Opinion Column

The Federal Government Should Have Limited, But Crucial, Role In Comp Effectiveness

Federal officials are expected to offer recommendations this month on one of the first installments of health reform – a new initiative to compare the value and merits of competing medical treatments.

Fifteen federal government officials were appointed in March to launch the new federal initiative designed to provide doctors and patients with better information about treatments so they can compare options. The officials, who serve on the Federal Coordinating Council for Comparative Effectiveness Research (CER), have held three “listening sessions” to gather testimony from a broad range of citizens and experts on priorities for future investments in research.

The council will provide guidance on how to use $1.1 billion provided by the economic stimulus act. The effort is controversial in some quarters. While getting better information is needed to achieve better value, many people are concerned about granting the government new power over the medical treatments available to Americans.

Patients, especially those with rare diseases and multiple chronic illnesses, are worried that their unique needs may be disregarded in mega-studies. Doctors fear their clinical expertise will be replaced by formulas. Medical device and pharmaceutical companies are concerned that they may face another layer of government approval that would stifle innovation.

There are also concerns that comparative effectiveness research findings will be used to make spending as well as clinical decisions. House Appropriations Chairman David Obey touched off an uproar when he said that drugs and treatments “found to be less effective and in some cases, more expensive, will no longer be prescribed.”

The final legislative language said that the information won’t be used to direct “payment, coverage or treatment” decisions. But many believe that the chairman tipped his hand, and described the long-range goals of the effort.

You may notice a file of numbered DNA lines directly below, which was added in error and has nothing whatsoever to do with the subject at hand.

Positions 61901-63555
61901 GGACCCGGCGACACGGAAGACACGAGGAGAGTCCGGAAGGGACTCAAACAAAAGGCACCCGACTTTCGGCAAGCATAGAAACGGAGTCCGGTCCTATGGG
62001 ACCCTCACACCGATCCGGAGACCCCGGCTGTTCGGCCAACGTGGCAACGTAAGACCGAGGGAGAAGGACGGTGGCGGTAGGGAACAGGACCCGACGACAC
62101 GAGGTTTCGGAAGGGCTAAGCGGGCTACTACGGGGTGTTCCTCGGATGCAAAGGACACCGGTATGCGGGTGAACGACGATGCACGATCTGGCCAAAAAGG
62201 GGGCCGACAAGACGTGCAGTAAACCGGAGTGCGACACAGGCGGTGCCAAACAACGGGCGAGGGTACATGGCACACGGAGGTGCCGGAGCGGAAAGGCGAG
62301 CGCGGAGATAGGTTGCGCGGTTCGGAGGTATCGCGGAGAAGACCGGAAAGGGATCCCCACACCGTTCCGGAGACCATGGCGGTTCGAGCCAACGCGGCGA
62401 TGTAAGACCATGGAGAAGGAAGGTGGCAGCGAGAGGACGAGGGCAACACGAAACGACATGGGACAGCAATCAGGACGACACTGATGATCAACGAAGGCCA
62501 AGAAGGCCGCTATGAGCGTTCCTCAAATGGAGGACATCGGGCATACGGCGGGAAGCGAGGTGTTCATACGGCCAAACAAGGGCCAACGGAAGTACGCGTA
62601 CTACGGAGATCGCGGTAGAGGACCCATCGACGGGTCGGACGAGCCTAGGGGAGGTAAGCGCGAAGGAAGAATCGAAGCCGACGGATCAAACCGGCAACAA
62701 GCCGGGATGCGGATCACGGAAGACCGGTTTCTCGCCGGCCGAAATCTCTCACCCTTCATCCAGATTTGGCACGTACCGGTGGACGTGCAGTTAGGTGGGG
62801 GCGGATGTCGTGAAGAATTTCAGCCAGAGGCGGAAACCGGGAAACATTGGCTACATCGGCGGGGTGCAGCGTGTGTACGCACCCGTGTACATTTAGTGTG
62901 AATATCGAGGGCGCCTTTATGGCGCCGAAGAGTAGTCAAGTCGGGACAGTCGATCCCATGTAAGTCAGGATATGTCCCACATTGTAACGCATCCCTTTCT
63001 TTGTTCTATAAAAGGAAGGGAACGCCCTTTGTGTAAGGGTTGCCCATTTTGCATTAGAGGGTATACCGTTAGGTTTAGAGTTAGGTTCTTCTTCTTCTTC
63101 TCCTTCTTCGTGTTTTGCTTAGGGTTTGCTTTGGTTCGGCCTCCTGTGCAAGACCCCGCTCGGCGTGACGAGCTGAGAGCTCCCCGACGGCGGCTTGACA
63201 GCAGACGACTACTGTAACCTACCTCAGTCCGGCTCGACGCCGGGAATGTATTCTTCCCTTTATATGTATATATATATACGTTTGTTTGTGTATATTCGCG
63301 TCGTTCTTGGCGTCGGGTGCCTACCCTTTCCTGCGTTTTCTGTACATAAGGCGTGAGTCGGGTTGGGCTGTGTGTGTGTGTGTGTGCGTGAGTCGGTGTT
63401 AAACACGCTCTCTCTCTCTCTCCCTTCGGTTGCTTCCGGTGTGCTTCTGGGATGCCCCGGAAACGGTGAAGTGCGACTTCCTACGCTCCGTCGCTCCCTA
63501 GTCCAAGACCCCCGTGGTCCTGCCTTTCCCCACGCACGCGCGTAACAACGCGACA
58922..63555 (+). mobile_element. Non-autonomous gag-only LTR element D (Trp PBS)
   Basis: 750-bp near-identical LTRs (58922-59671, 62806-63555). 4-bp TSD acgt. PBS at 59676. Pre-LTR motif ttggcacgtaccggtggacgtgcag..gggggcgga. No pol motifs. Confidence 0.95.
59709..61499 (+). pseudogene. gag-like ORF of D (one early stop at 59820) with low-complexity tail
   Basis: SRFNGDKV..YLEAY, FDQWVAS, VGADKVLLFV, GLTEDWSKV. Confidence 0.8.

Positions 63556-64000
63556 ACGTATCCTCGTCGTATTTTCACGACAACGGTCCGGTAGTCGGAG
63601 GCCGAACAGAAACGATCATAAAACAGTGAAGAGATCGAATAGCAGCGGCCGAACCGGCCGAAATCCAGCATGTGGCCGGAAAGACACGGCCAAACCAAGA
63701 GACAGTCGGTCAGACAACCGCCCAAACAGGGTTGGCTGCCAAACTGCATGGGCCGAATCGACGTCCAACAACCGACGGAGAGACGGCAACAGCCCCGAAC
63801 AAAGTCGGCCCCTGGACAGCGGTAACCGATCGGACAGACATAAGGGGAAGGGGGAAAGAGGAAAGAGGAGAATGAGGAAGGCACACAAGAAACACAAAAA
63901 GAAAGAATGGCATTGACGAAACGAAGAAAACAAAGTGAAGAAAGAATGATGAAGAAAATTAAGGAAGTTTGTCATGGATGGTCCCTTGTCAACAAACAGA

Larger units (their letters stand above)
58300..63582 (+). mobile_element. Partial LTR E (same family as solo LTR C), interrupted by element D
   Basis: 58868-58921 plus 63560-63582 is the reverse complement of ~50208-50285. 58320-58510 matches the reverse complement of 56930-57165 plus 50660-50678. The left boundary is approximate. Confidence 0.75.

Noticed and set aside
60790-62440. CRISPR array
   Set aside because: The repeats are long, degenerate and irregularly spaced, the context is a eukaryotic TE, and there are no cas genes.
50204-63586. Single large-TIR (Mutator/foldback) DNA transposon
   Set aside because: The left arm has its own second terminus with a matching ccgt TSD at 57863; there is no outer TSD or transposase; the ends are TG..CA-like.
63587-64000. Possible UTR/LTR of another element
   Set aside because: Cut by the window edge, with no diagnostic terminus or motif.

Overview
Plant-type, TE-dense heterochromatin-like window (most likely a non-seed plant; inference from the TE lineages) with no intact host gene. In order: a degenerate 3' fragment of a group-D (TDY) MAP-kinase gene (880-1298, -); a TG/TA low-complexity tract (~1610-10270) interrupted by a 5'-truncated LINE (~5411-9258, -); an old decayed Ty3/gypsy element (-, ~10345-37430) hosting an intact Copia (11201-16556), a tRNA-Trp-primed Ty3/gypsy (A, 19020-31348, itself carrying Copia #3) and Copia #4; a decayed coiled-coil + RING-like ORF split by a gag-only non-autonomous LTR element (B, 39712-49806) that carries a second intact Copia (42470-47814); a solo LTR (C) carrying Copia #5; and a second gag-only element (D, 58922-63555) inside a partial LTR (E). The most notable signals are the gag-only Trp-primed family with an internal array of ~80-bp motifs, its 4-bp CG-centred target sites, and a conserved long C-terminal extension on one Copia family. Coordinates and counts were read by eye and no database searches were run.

Many people also are concerned that individuals’ unique medical needs might not be considered, hurting patients who do not respond well to standard care. Experts in Europe and Canada, where comparative effectiveness systems are established, warn that those who fall outside the mainstream have more difficulty receiving treatment.

Physicians are concerned that experience and knowledge could be replaced by centralized decision making, based on formulas. In the name of protecting their bottom lines, public and private health care plans might refuse to cover treatments and procedures that don’t have the approval of this centralized agency.

Physicians and hospitals, fearing the loss of reimbursement and even lawsuits, would also be much less likely to try unapproved treatments – even if early evidence suggests a treatment might work for a particular ailment or set of patients. Our health care system would become more rigid and less innovative as doctors fear repercussions if they go against the official recommendations.

Medical companies would be less likely to pursue research on new and potentially life-saving drugs, biologics, and medical devices when faced with another major bureaucratic hurdle to introducing their products to market. Ultimately, funds for new research would shrivel.

A new study from the Institut économique Molinari in France says that the hurdles to clear comparative effectiveness review boards in Europe are increasingly “tough, heavy-handed and costly … Despite the best intentions, the inevitable consequence of these regulations is to push up the cost of innovation substantially, to undervalue its benefits and to reduce the number of new products by making certain projects unprofitable.”

Many hope CER research could be used to lower health spending. But Professor Michael Schlander, a well-respected German physician, medical researcher and economist, found that decisions by the National Institute for Health and Clinical Excellence in the U.K. have actually led to higher spending by the National Health Service. He says that once a treatment is approved for payment, there is a greater incentive for doctors to prescribe it, which carries an increased potential for overuse.

President Obama has assured Americans that “no government bureaucrat will second-guess decisions about your care.” Officials designing the CER process would do well to heed his commitment and focus on creating quality information about medical treatments and allow doctors and patients to make decisions.

The CER council has an opportunity to contribute to development of a knowledge-based health care system. Rather than serving as an arbiter that makes final decisions on the value of one treatment over another, the federal government can play a crucial role in aggregating information about the effectiveness of various medicines and treatments and disseminating that information to researchers, clinicians, and patients.

This would allow the process of learning and innovation to continue so a patient-centered health care system could continue to evolve.

Grace-Marie Turner is president of the Galen Institute, a nonprofit research organization focusing on health reform.